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After-hours buzz: CMG, BUFF, PLNT & more

Trader on the floor of the New York Stock Exchange.
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Trader on the floor of the New York Stock Exchange.

Check out the companies making headlines after the bell Tuesday:

Chipotle Mexican Grill shares edged lower in light trading after news broke about one of its Billerica, Massachusetts, restaurants shutting down after employees became ill. The store closed voluntarily, the Massachusetts Department of Health told NBC Boston.

"After learning that four of our employees were not feeling well, our restaurant in Billerica, Mass., was closed for a full sanitization," Chipotle said, in a statement late Tuesday. "We do not know know if the employees are ill with Norovirus and no customers illnesses are connected to this restaurant."

Shares of natural pet food brand Blue Buffalo popped after the bell after reporting better-than-expected earnings in the fourth fiscal quarter. The company reported sales of $265.2 million, an 11.4 percent increase and above the $259.2 million expected by Wall Street, according to the Associated Press.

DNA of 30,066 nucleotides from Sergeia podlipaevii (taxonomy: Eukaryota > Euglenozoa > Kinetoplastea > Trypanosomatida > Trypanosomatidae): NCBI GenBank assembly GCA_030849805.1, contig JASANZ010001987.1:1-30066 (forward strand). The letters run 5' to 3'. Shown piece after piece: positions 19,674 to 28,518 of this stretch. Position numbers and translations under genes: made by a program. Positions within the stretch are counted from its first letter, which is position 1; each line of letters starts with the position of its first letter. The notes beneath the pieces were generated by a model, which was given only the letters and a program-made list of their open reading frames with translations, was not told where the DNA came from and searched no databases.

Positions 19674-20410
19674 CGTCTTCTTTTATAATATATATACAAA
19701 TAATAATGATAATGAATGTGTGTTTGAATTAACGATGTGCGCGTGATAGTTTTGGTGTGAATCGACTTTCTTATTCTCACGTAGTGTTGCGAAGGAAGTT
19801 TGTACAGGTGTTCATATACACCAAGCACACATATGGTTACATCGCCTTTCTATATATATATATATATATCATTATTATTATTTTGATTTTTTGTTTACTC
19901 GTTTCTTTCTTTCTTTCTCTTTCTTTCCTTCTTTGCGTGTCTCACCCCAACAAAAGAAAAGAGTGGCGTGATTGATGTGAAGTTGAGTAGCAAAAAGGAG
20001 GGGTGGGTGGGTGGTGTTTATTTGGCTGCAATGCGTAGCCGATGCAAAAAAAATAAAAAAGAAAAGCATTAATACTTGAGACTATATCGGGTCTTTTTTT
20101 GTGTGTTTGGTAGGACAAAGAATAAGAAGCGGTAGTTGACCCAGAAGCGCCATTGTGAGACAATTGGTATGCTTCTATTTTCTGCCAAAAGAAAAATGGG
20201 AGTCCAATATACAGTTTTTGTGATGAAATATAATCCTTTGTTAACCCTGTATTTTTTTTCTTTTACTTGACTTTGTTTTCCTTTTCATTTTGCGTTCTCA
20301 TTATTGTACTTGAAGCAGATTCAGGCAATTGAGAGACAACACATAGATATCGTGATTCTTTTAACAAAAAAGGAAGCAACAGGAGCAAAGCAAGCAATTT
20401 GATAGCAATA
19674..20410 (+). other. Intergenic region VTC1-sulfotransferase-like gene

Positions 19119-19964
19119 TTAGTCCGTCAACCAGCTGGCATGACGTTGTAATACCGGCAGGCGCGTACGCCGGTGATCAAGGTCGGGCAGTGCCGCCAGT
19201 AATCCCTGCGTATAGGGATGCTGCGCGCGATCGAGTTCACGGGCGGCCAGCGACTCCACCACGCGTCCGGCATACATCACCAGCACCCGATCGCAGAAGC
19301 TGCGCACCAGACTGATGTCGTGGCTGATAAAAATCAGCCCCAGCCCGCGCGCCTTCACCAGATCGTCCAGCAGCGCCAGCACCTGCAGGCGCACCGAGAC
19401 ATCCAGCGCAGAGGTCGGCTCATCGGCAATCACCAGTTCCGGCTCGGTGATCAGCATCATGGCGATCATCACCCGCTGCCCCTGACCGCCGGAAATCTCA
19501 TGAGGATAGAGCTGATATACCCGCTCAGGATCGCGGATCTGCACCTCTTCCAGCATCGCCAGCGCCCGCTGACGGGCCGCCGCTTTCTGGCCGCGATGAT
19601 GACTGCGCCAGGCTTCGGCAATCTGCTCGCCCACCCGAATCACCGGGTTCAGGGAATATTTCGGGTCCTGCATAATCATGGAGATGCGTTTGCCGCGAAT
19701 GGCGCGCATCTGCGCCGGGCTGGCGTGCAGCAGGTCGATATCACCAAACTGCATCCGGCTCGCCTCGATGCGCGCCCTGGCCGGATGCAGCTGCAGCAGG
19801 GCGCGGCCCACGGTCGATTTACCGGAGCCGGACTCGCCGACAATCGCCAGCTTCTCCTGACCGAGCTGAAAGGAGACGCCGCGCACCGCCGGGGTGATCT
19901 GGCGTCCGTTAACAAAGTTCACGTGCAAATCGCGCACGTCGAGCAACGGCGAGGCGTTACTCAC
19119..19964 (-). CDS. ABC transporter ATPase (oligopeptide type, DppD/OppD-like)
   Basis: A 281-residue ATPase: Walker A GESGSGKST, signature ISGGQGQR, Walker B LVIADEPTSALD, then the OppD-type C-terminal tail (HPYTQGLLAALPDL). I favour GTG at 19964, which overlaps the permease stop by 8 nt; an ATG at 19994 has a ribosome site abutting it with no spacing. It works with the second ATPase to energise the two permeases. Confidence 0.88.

The company said it would invest in two new manufacturing centers and a research-and-development center in the next three years, according to a company release.

Maintenance and facilities management company ABM Industries saw shares rise in extended trading after reporting earnings that beat analyst estimates. The New York company posted adjusted earnings of 38 cents per share, above the 26 cents expected by analysts, according to the Associated Press.

Shares of Planet Fitness were lower in light after-hours trading, after analysts put out a new note about competitor Town Sports International Holdings, the company behind gyms like New York Sports Club. Despite being dropped from many coverage lists, analysts at Piper Jaffray maintained a hold rating and $2 price target on Town Sports after it reported record membership in its quarterly earnings Monday.

Shares of Town Sports rose slightly on the news.

And shares of Valeant Pharmaceuticals inched higher after activist investor Bill Ackman said it was "the most contrarian investment one can have." Ackman gave Bloomberg the statement after The Wall Street Journal reported the embattled drug company would shuffle its board.